But this challenge is not necessarily just technology based. Often, it’s how the technology is (or is not) applied.

Private networks have been around for several years, whether that be a Wi-Fi network in an office or a private 4G network in environments like factories and warehouses.

Until recently, technology has not been able to match the increasing demands for greater security, reliability, and lower latency. These challenges are now being addressed by 5G (and more so by the future introduction of 6G), which could achieve advanced use case examples like adding real-time supply chain tracking to seaports or the delivering mission-critical services across extensive healthcare systems.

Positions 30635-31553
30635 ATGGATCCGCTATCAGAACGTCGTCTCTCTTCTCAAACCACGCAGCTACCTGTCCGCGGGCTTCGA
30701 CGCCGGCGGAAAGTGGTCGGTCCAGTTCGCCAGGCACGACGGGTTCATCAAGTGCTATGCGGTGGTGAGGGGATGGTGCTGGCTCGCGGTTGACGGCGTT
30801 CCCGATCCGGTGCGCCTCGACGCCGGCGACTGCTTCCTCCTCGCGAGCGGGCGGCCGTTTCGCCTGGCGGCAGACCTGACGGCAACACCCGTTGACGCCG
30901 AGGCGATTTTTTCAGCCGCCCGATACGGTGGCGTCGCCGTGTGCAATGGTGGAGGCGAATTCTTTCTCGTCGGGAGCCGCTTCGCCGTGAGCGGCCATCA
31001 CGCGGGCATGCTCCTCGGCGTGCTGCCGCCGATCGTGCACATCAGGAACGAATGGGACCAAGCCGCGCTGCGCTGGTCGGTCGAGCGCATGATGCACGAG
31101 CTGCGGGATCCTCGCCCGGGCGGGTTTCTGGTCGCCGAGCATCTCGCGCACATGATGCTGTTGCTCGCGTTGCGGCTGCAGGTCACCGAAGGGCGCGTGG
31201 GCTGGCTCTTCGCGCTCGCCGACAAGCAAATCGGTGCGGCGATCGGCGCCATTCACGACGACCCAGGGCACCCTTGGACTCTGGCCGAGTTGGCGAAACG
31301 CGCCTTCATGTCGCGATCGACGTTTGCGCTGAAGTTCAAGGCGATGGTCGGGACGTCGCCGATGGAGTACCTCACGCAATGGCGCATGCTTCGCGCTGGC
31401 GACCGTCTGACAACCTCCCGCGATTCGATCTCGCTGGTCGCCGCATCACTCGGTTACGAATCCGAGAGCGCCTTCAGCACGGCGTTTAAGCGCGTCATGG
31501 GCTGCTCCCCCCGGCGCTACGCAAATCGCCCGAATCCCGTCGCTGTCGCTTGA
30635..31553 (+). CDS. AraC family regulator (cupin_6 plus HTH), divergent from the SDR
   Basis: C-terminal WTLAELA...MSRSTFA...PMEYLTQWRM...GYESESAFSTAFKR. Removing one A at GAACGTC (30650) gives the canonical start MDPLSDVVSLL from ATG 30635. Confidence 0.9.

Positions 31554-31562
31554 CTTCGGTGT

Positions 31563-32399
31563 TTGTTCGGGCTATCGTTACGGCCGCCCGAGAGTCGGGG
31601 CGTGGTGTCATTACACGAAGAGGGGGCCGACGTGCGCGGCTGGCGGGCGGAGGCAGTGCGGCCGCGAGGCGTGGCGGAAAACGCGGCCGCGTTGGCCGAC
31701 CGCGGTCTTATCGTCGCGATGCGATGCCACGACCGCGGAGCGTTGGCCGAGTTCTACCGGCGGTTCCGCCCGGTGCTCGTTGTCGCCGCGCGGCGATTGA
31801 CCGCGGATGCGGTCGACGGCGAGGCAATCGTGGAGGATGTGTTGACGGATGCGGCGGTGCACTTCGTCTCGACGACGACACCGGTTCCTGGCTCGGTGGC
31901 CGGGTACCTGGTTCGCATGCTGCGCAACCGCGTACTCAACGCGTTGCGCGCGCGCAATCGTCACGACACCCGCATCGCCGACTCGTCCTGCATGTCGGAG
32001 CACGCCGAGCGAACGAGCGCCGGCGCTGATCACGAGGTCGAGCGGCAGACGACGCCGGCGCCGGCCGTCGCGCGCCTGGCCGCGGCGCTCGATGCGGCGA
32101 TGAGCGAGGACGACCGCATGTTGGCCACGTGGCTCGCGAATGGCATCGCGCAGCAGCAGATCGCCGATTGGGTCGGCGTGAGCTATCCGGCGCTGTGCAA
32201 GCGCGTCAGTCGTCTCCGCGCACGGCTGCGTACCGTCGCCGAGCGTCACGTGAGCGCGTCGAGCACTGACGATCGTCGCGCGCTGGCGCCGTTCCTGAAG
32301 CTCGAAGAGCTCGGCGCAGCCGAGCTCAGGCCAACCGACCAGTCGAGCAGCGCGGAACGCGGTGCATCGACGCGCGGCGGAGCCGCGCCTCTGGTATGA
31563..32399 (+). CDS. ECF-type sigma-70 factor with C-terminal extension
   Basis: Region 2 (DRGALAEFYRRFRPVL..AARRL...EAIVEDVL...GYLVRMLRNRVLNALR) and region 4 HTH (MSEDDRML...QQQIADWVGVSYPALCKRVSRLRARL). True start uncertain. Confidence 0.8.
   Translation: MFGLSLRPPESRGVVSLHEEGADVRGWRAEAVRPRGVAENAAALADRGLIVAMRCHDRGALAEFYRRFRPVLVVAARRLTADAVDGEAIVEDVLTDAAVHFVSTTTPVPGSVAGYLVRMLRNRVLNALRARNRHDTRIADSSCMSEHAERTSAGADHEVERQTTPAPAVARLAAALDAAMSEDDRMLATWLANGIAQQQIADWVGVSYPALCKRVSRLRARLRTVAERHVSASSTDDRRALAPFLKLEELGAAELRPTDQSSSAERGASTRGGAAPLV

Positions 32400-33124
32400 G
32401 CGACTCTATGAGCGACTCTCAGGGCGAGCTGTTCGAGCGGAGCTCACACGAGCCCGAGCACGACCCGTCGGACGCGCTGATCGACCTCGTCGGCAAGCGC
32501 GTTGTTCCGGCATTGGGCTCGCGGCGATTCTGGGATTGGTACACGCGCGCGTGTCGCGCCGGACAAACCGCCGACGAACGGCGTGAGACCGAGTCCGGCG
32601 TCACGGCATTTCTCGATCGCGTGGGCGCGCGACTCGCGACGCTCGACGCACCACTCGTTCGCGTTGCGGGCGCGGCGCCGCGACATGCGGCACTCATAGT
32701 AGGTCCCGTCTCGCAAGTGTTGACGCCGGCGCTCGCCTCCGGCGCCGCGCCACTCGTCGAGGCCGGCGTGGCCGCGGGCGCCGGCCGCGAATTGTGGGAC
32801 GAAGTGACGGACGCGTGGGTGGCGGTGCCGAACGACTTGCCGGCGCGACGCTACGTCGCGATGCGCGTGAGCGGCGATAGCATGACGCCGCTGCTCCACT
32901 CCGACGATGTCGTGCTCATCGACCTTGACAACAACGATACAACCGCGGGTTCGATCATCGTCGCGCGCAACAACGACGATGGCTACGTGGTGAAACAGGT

2. Business-to-business opportunities for private networks are expanding beyond telecommunications

With the launch of 4G, some organisations, mostly in the telecommunications sector, have developed practical use cases for private networks. 5G delivers additional levels of connectivity and allows organisations from every sector, not just telecommunications, to extend and expand their services as they leverage what the new technology offers.

1G to 4G technologies have mostly focused on voice and video data transfer for person-to-person communication. With 5G, it’s not just about connecting people. Now, since the advent of the Industry 4.0, we are connecting machines and devices that streamline processes and how organisations operate, increasing focus on business-to-business and device-to-device interactions.